It is very likely that the species still exists as there have been numerous reports of sightings, close encounters, tracks, droppings, pictures and video footage.

There have even been reports of adults with young indicating that somewhere a breeding population still exists.

When you get this much evidence being presented from a supposedly extinct creature you have to start asking yourself whether it truly is extinct.

There are no shortage of eyewitnesses and quite a few people believe in certain areas these animals definitely still roam about, not only in Tasmania but also still on parts of the mainland.
My personal theory is that these animals do still exist and have retreated further back into the bush after being made scared of humans by the relentless hunting that went on during the 1930s.

There are vast areas of both the mainland and Tasmania with ample habitat and enough abundant food resources to easily support remnant populations.
Their reclusiveness is probably the only thing that saved a remnant population from being wiped into extinction by overenthusiastic hunters and direct competition from the introduced Dingo.

My third of the big three is a somewhat unusual choice but seems to have a lot of backing.

3. New Zealand Mosasaurs.

There have been numerous reports of sea monsters around New Zealand waters, all described as having a Crocodilian like head, long slender body and flippers.

A New Zealand paleontologist, Alan Marks presented a theory that a small population of these creatures live in the depths of the Pacific Ocean and range occasionally into the Atlantic and Indian oceans.

With New Zealands deep coastal waters there are enough species such as the giant squid that could provide more than enough food for these marine reptiles.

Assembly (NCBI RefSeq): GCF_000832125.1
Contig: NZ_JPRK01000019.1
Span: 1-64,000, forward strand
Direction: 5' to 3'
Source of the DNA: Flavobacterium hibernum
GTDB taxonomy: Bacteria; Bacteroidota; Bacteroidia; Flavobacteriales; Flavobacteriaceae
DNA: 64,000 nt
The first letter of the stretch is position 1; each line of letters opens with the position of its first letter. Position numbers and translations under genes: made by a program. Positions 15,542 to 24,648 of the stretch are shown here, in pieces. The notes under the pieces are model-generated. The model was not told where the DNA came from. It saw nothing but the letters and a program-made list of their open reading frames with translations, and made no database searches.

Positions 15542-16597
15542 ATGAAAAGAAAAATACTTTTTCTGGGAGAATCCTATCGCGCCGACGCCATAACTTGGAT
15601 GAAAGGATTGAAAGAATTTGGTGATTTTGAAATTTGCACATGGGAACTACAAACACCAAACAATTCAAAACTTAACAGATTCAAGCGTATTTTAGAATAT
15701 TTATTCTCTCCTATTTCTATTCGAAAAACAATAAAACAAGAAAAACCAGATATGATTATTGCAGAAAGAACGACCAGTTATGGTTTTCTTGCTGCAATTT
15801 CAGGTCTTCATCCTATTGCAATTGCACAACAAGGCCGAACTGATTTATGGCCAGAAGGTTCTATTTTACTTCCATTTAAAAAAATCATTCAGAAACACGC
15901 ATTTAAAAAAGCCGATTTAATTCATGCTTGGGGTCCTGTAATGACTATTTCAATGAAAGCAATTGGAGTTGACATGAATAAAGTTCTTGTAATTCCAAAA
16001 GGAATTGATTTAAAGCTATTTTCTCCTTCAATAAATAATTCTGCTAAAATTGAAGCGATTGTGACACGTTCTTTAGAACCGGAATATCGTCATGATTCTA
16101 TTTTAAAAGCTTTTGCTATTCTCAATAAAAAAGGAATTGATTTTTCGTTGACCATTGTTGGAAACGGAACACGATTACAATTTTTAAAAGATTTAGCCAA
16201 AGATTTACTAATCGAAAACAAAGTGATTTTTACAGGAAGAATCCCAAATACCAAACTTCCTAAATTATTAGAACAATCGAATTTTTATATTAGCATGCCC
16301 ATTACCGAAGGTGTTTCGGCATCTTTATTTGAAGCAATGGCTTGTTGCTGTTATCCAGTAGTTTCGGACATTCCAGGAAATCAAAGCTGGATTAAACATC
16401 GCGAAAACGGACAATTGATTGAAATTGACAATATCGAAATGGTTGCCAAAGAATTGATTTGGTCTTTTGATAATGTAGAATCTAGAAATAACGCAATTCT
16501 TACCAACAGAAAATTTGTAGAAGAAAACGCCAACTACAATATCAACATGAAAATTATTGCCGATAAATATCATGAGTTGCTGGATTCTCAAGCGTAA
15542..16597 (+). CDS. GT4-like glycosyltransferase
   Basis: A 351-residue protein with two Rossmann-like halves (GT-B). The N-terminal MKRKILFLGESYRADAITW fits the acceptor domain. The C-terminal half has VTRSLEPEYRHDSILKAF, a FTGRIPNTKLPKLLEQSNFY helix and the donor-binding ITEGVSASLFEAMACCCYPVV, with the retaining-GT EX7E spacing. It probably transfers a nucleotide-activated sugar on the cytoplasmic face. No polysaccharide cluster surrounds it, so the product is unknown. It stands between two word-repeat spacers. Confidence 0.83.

One of the more fascinating tales of this creature comes from researcher Sam Yivano; apparently in 2008 two of these creatures rammed and attack a boat belonging to Ivan Levy for about an hour.

The unfortunate and bewildered man returned to the shore with a very wrecked and battered boat.

Were these a breeding pair protecting an area they were breeding in? Or was the boat mistaken for a whale, another possible food source for these creatures? We may never know but something did tear up Mr. Levy’s boat. This is only one story of many of crocodilian headed monsters and their encounters with humans.

Like most marine mystery creatures they no doubt are very well attuned to the noise of boat engines and have no doubt learned to avoid them and stay out of the way of shipping lanes.
Perhaps somewhere in the dark waters around New Zealand this large reptilian predator cruises the oceans even today feasting on giant squid and raising young as they have done for millions of years.

Regards
Tony Lucas
New Zealand Cryptozoologist

1 comment:

Jon Downes said...

RICHARD FREEMAN: Tony, what are your sources on this? How many sightings have there been?

It sounds possible that people may be encountering out of place indopacific crocodiles.

Have you thought of writing a book or CFZ yearbook article on this?